Alzheimer’s Strikes by Laura J. Little

When I was in high school, my grandmother developed dementia.

Some people called it hardening of the arteries, some called it Alzheimer’s disease, and some called it senility. The name really did not matter; it was the devastating effects that were memorable.  We often remarked how merciful it was that Grandma did not know what was going on; it would have hurt her to know what was happening.  I was fourteen and was often asked to watch my grandmother for a short time so that my father could attend one of his many other responsibilities.

Alzheimer’s hurt our whole family, not just Grandma, and that was never more true than that one fall day when my grandmother slapped me.

I was not an abused child. When I was younger and Grandma was healthy, I would get an occasional swat across the bottom when I misbehaved or talked back. I got many more hugs, kisses, and thick slices of homemade bread with strawberry preserves than disciplinary smacks. I know that Grandma loved me. Grandma did not hit me.

Alzheimer’s did.

A chair belonging to the writer's grandmother

A chair belonging to the writer’s grandmother

It became obvious to my father that Grandma needed constant supervision. He hired a series of ladies to come and stay with her, but there were always gaps between when the “day lady” and the “night lady” came. Dad stopped by her house every day after work, but he had many other responsibilities, and someone needed to fill in for him when he had to be elsewhere. Often, I was the one who stayed an hour or so with Grandma so that Dad could bathe, eat dinner, or pay bills. I had one job: Make sure Grandma did not leave the house. How ironic it was that going home to her meant leaving the house that she and my grandfather built forty years before. Her mind was trapped in a much earlier time.The road that she traveled to get home was a rutted dirt road populated by horses and buggies and the occasional car that moved aside whenever the driver saw someone walking along the road. She did not recognize that it was seventy years later; by now the road was a major U.S. highway, well-traveled by cars and tractor-trailers that would not see her walking in the middle of the road until it was too late.

My usual strategy was to get her talking. I loved the stories she told about growing up. She talked about going to a now-demolished one-room schoolhouse, about her courting days, and about my Aunt Forrest, her lifelong best friend. She told of the horses they rode, the pigs they raised, and how the children hated Sundays because they had to dress up and go to church. They could not play the whole day long, but had to sit quietly and read. Sometimes they didn’t even read, they just had to sit. One day the quiet got to be too much for Grandma’s youngest sister, Edith,  so Edith mounted the brood sow, which of course headed promptly for a mud hole and dropped her off, ruining her Sunday-best clothes. My aunt got a well-deserved whipping, but Grandma laughed until the tears came. This is how we passed much of the time: Grandma insisting that she needed to go home, and me saying, “Oh, I’m having such a good time. Can’t you stay just a few more minutes?” On most days, she would agree and begin the next story. Using this kind of persuasion, I could usually keep her in the house until my father got there.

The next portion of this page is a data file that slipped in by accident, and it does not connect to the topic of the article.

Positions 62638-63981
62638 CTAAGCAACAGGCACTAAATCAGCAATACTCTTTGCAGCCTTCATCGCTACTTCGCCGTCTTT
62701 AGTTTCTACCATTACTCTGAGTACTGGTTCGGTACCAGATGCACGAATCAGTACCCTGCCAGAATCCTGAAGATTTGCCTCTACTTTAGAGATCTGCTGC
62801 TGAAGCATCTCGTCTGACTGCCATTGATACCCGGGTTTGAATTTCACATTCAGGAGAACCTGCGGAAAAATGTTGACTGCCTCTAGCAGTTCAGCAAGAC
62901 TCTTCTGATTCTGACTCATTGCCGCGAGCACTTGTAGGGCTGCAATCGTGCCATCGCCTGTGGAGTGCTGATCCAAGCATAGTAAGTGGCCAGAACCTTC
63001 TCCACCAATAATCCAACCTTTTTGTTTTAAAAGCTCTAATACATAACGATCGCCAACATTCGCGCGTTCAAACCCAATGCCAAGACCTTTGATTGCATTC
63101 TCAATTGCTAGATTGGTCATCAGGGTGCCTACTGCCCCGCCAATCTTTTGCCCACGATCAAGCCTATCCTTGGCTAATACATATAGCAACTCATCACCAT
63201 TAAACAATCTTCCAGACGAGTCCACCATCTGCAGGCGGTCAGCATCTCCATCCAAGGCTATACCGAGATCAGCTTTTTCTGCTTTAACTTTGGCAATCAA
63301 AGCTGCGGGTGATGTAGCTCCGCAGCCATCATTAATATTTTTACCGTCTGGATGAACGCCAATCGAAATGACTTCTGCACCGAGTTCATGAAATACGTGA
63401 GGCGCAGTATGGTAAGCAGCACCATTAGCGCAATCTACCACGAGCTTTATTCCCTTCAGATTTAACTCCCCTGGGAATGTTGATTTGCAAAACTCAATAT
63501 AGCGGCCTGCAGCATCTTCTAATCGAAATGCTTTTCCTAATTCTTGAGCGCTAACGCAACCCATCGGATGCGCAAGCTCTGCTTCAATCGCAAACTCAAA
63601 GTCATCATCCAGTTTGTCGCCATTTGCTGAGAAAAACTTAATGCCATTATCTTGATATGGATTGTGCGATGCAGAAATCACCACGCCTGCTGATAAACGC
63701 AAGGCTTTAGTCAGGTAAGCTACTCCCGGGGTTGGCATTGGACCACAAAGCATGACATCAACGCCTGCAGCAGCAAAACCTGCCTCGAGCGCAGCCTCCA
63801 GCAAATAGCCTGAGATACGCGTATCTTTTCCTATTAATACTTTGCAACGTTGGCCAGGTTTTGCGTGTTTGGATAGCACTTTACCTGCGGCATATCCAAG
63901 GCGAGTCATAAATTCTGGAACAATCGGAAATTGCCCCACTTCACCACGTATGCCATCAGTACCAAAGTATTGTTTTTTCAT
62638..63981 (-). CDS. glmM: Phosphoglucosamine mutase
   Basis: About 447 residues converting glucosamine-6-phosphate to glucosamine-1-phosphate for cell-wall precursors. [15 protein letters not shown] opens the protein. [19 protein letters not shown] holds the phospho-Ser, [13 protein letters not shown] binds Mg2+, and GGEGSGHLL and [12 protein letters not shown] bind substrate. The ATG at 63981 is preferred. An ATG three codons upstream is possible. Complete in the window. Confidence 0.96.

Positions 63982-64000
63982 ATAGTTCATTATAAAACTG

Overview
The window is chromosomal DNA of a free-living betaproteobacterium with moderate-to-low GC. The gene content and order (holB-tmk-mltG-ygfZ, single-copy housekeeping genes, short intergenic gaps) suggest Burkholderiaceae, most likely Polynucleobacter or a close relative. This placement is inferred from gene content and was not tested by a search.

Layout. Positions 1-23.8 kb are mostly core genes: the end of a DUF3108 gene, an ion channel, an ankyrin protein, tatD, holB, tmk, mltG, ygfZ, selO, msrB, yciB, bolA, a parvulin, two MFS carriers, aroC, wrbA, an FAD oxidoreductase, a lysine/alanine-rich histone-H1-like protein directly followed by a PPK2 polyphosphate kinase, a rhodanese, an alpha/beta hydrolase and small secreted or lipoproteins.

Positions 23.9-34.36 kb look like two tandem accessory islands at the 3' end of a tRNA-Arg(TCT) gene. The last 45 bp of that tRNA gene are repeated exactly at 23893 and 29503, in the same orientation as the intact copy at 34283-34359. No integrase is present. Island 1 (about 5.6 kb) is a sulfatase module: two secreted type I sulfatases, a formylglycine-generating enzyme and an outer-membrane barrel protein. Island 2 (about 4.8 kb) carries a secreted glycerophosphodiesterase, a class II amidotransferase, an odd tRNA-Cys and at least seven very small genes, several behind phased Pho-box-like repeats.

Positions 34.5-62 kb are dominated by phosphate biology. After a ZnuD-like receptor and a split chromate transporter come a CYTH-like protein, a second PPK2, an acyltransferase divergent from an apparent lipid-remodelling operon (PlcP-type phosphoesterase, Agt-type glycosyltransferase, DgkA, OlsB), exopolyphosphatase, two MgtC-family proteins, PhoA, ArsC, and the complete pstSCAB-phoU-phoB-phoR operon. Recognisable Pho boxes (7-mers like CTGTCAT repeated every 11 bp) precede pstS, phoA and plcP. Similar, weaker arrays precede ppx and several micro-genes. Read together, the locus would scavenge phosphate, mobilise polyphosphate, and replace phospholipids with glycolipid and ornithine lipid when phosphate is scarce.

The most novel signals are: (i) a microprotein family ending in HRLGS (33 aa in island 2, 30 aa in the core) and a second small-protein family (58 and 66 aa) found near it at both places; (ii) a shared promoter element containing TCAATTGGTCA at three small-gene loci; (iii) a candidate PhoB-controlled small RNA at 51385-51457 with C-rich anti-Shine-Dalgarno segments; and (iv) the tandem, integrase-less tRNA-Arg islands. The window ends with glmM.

But one gloomy fall day, Grandma was more restless than usual. I was getting nervous, as she seemed so antsy, and dark was coming ever earlier; it was even more important to keep her off the road. She re-told a few stories, but every few minutes she insisted that she had to go home. By this time I knew that telling her that she was at home would do no good, so I asked her to stay a few minutes longer. She stood up and said,“No,I need to get home!” I jumped to try to get her to sit down, but she was too quick for me. As I held her arm, trying to keep her in the chair, she reached out and slapped my face with all her might. I was taller, but she had more than 80 years’ worth of hard work on the farm to build up her strength. There was nothing more I could do but call Dad to come and get her as she headed for the door. She was out the front door by the time he answered the call.

I had failed. This one simple task, keeping Grandma in her own house, and I had failed.

I hoped that Dad would get there before she got to the road. In the end, he did, but I cried that night. I cried for the hurt from the slap, but even more from the apparent victory of that hated disease. That night Alzheimer’s attacked me physically, yet I was powerless to strike back. The disease had hidden itself inside my wonderful grandmother, taking her body as a disguise. There was nothing I could attack; striking the disease that had beaten me would be striking my grandmother. If someone I thought I did not know tried to keep me against my will in a strange place when all I wanted to do was to go home, I would have fought, too. Since I could understand what her deteriorating mind must have reasoned, I could not be angry with her. I struck out at myself for failing.

That night I realized that my grandmother’s soul had died, to be replaced with this imposter.

That night I mourned my grandmother for the first time, but not for the last.

Laura Little holds a doctoral degree in Education and is the Director of Instructional Technology at Bridgemont Community and Technical College in Montgomery, West Virginia. She has over ten years of experience in higher education with public universities, private colleges, and the for-profit sector. She explores the common threads of these different settings on her blog, The Real Doctor Laura. This essay is the first to be a true Essays on Childhood submission covering adult reflections on a childhood marked by Alzheimer’s disease. Look for her poignant work in the Essays on Childhood project again in 2013.